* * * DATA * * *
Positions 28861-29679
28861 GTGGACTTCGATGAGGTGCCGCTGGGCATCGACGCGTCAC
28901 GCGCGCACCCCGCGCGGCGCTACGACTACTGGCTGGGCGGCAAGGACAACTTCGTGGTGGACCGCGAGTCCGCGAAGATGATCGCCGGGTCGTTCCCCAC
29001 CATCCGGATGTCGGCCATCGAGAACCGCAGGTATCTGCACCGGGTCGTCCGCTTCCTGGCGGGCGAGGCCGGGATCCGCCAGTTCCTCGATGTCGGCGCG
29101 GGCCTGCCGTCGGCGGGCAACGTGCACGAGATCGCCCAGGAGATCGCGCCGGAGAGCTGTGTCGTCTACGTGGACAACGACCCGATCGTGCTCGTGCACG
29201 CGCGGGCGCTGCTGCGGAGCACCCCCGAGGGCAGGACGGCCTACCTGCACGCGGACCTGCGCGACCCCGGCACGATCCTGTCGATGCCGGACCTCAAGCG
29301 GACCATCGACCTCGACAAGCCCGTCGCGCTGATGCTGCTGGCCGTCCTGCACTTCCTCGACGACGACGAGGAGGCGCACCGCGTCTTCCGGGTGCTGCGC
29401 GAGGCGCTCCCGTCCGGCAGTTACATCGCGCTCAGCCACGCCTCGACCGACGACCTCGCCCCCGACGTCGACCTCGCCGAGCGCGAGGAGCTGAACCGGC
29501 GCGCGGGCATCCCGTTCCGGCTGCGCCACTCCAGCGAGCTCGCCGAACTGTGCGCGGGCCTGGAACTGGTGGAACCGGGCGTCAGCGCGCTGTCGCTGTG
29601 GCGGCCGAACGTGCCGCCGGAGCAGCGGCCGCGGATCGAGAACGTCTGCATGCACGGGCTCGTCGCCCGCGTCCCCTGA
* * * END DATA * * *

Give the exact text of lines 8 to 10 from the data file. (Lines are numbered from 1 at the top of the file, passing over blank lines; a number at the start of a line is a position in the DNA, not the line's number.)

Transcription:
29401 GAGGCGCTCCCGTCCGGCAGTTACATCGCGCTCAGCCACGCCTCGACCGACGACCTCGCCCCCGACGTCGACCTCGCCGAGCGCGAGGAGCTGAACCGGC
29501 GCGCGGGCATCCCGTTCCGGCTGCGCCACTCCAGCGAGCTCGCCGAACTGTGCGCGGGCCTGGAACTGGTGGAACCGGGCGTCAGCGCGCTGTCGCTGTG
29601 GCGGCCGAACGTGCCGCCGGAGCAGCGGCCGCGGATCGAGAACGTCTGCATGCACGGGCTCGTCGCCCGCGTCCCCTGA